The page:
Phubbing refers to the act of snubbing or ignoring someone in favor of using a smartphone or other electronic device. It's a combination of the words "phone" and "snubbing." When you are engaged in phubbing, you are paying more attention to your phone or device than to the person you are with.

 There can be several reasons why people engage in phubbing. In today's digital age, we are constantly connected and bombarded with notifications and information. It's easy to get caught up in the allure of our devices and become distracted. Phubbing may also be a result of habit or a coping mechanism to escape from uncomfortable situations or conversations.

 Phubbing can be toxic to relationships because it can make the other person feel ignored, unimportant, and disconnected. It sends a message that the person on the other end of the phone is more significant than the person in front of you. Over time, this can erode trust, intimacy, and emotional connection in a relationship, leading to feelings of resentment, loneliness, and dissatisfaction.

 Breaking the habit of phubbing requires conscious effort and awareness. Here are a few practical tips to help you stop phubbing:

  • Set boundaries: Establish designated device-free times or zones, such as during mealtimes or in the bedroom.

  • Practice active listening: Show genuine interest in the conversation and make an effort to actively engage with the person in front of you.

  • Turn off notifications: Minimize distractions by disabling unnecessary notifications on your phone.

  • Create tech-free rituals: Incorporate activities that don't involve screens, such as engaging in hobbies, taking walks, or having face-to-face conversations.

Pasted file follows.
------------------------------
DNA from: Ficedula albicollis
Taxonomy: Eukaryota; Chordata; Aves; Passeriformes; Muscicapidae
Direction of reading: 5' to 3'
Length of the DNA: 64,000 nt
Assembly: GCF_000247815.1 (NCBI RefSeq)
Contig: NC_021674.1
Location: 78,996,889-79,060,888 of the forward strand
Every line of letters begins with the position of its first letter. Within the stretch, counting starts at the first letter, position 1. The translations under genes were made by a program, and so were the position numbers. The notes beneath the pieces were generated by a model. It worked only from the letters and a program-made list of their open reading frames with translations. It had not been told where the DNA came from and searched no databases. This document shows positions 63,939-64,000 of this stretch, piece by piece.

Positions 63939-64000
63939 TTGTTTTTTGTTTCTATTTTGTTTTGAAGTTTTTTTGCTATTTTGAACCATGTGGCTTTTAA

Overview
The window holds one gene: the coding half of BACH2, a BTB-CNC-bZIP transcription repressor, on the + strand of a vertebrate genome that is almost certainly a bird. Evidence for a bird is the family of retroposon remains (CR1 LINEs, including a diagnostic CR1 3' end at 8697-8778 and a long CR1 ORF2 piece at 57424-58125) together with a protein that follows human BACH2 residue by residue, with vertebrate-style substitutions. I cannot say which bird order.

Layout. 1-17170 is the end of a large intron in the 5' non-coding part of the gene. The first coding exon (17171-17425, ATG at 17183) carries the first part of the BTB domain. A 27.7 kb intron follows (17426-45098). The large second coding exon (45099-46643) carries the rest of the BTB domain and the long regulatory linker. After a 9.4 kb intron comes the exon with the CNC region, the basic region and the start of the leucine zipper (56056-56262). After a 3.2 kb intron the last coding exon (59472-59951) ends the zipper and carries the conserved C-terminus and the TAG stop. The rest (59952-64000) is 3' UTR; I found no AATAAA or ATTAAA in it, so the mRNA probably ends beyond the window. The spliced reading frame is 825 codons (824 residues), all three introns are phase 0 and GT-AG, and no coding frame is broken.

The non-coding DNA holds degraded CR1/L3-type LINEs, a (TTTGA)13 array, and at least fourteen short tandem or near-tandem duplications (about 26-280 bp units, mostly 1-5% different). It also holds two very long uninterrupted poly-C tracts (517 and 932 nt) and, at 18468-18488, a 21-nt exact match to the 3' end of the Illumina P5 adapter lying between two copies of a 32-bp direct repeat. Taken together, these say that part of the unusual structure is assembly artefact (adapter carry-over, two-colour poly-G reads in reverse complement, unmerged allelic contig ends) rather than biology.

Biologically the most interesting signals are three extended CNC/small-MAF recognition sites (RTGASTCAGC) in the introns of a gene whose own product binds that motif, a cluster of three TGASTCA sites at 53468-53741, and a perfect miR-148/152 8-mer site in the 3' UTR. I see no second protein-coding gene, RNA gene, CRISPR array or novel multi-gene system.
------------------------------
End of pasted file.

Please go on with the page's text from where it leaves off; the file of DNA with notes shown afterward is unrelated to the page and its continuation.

• Lead by example: Be mindful of your own phubbing habits and make a conscious effort to prioritize real-life interactions over digital distractions.

  •  If you feel your partner is consistently phubbing you, it's important to address the issue openly and honestly. Here are some steps you can take:

  • Communicate your feelings: Express how phubbing makes you feel undervalued or disconnected. Use "I" statements to avoid sounding accusatory.

  • Set boundaries and expectations: Discuss your needs and establish mutually agreed-upon guidelines for device usage in your relationship.

  • Plan quality time: Schedule designated periods of undisturbed time together, such as date nights, where phones and other devices are put away.

  • Focus on connection: Engage in activities that promote bonding and intimacy, such as having meaningful conversations, engaging in shared hobbies, or exploring new experiences together.

  • Seek professional help if needed: If phubbing continues to be a persistent issue and causes distress in your relationship, consider seeking couples therapy. A therapist can provide guidance and facilitate healthy communication to address the underlying issues.

  • Remember, improving your relationship starts with open and compassionate communication, as well as a willingness to prioritize each other's emotional well-being.